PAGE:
Our Director of Marketing, Jenny Oelkers, had an interesting public school vs. private school experience.
The dollar signs started flying in front of my eyes like the leaves on the blustery October day. My 14-year-old son, Jake, had just shared his aspiration of attending an elite private school for the remainder of his high school career. I was shocked. Jake had always experienced great success in school, had been enamored with finally sitting in the student section at the high school football games and seemed to be embracing much of what high school in suburbia had to offer.
What was driving his desire? It took awhile to get to the bottom of things.
1. One of his best friends had recently made the transfer to the private school of interest and although the friend admitted the expectations were much higher, he was thoroughly enjoying his experience.
2. Jake has aspirations of admission to an Ivy League college. Harvard and Stanford are high on his list. (Little did he know that if we started paying $25K for his high school education, he would be lucky if we had two shillings to rub together to send him to ANY college). He thought attending this private school would heighten his chances of admission.
3. He knew that he was not working hard in his current school environment and still getting straight A’s. He believed he needed to be pushed.
We let him entertain the idea of a private school education. We explored options . We received the glossy brochures. And, we went on the school tour and allowed Jake to shadow his friend for the day.
As a parent, I will not deny that I was impressed. The school looked regal – brick buildings, vines creeping up to the eaves and a sense of community and freedom for the students that I had not previously seen. When we toured the school, we had the opportunity to meet a science teacher. The passion for her subject matter oozed from her as she discussed phylums, nematodes and arthropods – my eyes glazed over, but I couldn’t escape her excitement and passion! The creme de la creme were average class sizes of 12-1. I can imagine this environment is a teacher’s dream.
Jake came away from the day intrigued.
My next mission was to make sure we were aware of all the opportunities that our suburban high school had to offer. I arranged a meeting with an assistant high school principal who had been a teacher of Jake’s in the 7th grade. Jake really liked her and I knew she related well to him.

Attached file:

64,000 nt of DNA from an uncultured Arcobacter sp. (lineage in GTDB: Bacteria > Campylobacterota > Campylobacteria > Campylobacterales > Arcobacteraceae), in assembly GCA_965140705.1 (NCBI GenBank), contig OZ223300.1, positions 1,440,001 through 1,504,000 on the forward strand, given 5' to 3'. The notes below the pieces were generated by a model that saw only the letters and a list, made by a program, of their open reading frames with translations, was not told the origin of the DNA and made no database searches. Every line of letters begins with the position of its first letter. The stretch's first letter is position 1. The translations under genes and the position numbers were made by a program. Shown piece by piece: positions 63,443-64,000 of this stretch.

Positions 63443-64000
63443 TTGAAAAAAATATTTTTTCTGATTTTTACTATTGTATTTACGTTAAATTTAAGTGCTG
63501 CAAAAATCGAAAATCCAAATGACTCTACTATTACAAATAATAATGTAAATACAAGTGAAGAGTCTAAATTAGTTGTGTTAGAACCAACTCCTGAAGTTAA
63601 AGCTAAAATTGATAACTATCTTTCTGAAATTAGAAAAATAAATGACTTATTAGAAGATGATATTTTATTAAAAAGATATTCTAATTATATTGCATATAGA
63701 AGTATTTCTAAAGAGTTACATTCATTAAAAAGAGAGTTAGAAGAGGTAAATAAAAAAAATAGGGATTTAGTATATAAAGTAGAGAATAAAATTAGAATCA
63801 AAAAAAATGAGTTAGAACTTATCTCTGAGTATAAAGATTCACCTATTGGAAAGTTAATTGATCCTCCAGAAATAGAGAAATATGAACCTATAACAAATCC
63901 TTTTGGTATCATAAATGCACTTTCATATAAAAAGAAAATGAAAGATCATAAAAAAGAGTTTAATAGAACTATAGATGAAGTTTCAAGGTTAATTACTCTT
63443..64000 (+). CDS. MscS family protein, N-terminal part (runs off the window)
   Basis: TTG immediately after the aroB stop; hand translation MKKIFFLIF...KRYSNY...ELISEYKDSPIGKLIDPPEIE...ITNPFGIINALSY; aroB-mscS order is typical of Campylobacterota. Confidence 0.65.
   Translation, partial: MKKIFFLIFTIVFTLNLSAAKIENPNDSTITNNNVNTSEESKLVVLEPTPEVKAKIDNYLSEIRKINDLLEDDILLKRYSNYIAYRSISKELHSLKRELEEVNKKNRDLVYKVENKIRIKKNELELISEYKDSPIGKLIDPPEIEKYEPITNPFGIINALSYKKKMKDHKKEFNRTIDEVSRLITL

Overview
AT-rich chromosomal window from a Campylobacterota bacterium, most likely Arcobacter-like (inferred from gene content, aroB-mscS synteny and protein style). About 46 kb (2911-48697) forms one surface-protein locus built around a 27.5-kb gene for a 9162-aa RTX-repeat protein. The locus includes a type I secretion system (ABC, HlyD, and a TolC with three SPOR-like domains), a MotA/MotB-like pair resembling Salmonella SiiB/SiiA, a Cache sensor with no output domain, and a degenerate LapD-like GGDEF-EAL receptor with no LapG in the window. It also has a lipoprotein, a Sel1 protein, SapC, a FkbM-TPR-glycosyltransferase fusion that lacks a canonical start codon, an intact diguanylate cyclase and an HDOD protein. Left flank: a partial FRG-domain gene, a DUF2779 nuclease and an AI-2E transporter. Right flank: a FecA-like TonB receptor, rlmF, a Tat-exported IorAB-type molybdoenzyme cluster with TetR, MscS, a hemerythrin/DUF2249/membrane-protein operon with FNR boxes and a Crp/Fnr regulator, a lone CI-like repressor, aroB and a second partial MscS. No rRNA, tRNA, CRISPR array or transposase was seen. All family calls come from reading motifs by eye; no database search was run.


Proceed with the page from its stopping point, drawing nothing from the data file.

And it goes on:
The assistant principal was honest and forthright. The private school that Jake was exploring most certainly delivered a high quality education, but there were a multitude of opportunities at our suburban high school as well. She spoke directly to Jake and told him that he can challenge himself and he can be a leader in his high school, he just may have to work a bit harder to find those opportunities. She continued to say that he could blend in and take the easy route or he can make the choice to be involved – the responsibility and choice was his.
Winter break came and went and the application to the private school remained untouched. As I considered introducing a Scrooge Christmas, began contemplating downsizing our house and researching the nutritional value of ramen to see if we could sustain ourselves for four years on one simple soup; I finally just asked Jake if he had made a decision about applying to the new school.
“Mom,” he said, “I don’t think I’m going to apply.”
“What led you to that decision?” I asked.
“There just weren’t any cute girls at that school.”
Ahhhh….the simple (and often frightening) mind of a 14-year-old boy.
Ultimately, the exploration of schools was interesting and eye-opening. My hope is the words of the assistant principal ring true in Jake’s head. It is his decision to be the best he can be and probably one of the best life-lessons he can learn.
Thank you to the passionate teachers out there who love what they do and the teachers (and administrators) who aren’t afraid to give the kids the responsibility and power to take ownership of their lives and their futures.